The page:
"I’ve given to charities. Never cheated or lied. I’ll get into heaven on my own."

"But it’s roundtrip."

John K. Redding

North Attleboro, Massachussetts



Be Careful What You Wish For

"Only one wish?"

"Times are tough," the genie shrugged.

Hubert looked at his pudgy body, thought of the teasing.

"I wish I had the body of an athlete; lean and muscular."


Hubert’s mother walked in and screamed, pointing past him.

On his bed lay the naked body of the school quarterback,

lean, muscular.


Stephen G. Wessells

Greensboro, North Carolina


A Knight’s Tale

The knight looked at the monster confronting him. With a snarl it leaped past his useless sword, crushing him to the ground. All was lost for the brave young knight; death was near.

"Kids, what’s going on out there!?!"

"Nothing, Mom!" said the pink-clad monster.

"Get back inside!"

The knight cried out in despair.

Chris Abbott

Roswell, Georgia


She Hit the Brix

Charlotte D’Nae loved him at first blush. But Merlo liked to hang with his seedy bunch.

With her character and bubbly personality, Char had aspirations.

Despite her dry humor, Merlo fell over the barrel.

Char hoped to blend their complexities smoothly.

But Merlo wouldn’t leave his cru, so the grapes separated.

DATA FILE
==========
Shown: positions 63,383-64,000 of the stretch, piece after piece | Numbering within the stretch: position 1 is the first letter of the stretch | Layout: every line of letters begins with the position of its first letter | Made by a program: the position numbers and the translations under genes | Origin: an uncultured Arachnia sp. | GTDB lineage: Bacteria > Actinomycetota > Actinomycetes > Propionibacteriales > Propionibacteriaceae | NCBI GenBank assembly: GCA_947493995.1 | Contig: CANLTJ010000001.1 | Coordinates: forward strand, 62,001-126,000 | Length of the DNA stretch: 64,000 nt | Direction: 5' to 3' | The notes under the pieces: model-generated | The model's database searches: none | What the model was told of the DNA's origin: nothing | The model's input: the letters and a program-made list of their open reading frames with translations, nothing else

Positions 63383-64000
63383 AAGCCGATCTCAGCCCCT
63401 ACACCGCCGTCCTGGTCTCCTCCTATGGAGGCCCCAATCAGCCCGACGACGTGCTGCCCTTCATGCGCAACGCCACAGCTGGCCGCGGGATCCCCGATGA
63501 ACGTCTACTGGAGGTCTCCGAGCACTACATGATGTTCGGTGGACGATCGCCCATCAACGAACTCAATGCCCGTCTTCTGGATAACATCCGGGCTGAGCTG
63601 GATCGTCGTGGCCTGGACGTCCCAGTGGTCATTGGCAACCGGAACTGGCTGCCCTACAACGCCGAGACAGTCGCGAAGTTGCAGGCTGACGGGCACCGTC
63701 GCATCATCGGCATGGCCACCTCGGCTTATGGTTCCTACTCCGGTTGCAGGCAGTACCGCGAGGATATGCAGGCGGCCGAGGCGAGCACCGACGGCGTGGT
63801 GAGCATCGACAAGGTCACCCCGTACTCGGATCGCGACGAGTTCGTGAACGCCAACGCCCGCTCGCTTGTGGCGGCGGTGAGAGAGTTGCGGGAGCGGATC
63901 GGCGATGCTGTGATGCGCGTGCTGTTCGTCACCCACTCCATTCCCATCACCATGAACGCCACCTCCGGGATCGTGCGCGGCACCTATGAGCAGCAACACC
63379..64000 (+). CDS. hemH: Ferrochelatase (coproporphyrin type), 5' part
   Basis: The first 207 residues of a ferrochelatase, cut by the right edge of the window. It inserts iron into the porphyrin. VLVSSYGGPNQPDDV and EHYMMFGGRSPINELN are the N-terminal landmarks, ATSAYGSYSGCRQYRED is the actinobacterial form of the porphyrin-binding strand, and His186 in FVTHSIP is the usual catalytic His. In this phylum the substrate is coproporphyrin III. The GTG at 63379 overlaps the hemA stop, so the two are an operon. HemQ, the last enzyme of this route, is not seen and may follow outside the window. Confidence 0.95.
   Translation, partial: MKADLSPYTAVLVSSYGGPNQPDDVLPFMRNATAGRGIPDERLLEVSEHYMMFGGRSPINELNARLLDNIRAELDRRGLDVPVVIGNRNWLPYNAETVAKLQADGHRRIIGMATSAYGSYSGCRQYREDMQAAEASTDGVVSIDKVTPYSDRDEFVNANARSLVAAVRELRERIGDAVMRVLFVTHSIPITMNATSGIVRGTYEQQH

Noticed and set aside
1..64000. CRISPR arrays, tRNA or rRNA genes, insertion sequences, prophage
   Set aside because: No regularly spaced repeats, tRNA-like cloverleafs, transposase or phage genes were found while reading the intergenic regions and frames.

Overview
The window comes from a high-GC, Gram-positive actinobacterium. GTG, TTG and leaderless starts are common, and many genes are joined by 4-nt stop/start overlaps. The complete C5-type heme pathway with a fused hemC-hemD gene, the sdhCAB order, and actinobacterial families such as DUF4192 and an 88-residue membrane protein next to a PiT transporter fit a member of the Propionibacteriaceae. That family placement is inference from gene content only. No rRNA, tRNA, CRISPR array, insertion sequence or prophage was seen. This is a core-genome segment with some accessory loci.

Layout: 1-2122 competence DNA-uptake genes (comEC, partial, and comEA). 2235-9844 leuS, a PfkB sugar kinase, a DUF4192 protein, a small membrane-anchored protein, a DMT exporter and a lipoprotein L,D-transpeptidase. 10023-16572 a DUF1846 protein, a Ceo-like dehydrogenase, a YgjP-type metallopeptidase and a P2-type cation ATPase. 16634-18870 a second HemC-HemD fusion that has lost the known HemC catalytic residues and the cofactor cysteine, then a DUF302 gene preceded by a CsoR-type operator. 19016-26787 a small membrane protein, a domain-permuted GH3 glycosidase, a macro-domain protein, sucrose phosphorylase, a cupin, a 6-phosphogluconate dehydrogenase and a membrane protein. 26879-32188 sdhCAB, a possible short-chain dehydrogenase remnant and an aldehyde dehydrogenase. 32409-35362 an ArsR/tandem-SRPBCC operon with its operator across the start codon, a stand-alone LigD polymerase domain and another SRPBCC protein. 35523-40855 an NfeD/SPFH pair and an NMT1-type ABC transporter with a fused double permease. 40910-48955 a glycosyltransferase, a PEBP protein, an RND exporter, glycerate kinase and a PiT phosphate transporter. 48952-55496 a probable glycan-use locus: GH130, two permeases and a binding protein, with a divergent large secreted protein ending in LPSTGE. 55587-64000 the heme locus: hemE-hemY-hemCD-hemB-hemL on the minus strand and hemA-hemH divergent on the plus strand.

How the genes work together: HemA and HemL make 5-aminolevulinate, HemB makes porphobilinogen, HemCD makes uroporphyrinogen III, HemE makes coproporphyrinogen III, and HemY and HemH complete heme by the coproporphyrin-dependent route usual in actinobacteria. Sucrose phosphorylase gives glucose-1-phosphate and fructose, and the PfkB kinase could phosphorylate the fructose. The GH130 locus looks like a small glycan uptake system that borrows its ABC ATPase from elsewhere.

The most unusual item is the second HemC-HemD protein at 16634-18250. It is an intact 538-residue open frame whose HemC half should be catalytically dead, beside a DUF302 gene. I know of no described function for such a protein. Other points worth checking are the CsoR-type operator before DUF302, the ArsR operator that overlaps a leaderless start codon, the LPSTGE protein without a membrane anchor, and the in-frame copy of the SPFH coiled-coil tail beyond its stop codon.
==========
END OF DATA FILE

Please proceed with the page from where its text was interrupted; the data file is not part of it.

Char was crushed.

Todd Clift



The Favor

He kneeled, at his bedside, beginning his nightly ritual.

Clasping his hands, he asked once more, "Dear God, please help me win the lottery."

A beam of light suddenly appeared before him. Stunned, the man froze, mouth gaping as a thunderous voice replied.

"Can’t you meet me halfway? At least buy a lotto ticket."

Taitea Dykstra

Bainbridge Island, Washington


The Other

They were born on the same day, alike in most respects but different in others. They watch themselves carefully for both flaws and beauty; for what one possessed so does the other. They hate their dependence on one another, for without one the other could not exist. She sighs and walks away from the mirror.

Fiona Collie

Brampton, Ontario, Canada


Surrender, Dorothy

"But, my dear, you’ve always been able to go home."

"I have?"

"The Ruby Slippers." Glinda’s eyes glinted.

"Just click your heels three times and repeat, ‘There’s no place like home.’"

The little girl and her dog vanished. As the others stepped back, terrified, Glinda the Good snatched up the smoking slippers.

"Mine at last!"

Stephen G. Wessells

Greensboro, North Carolina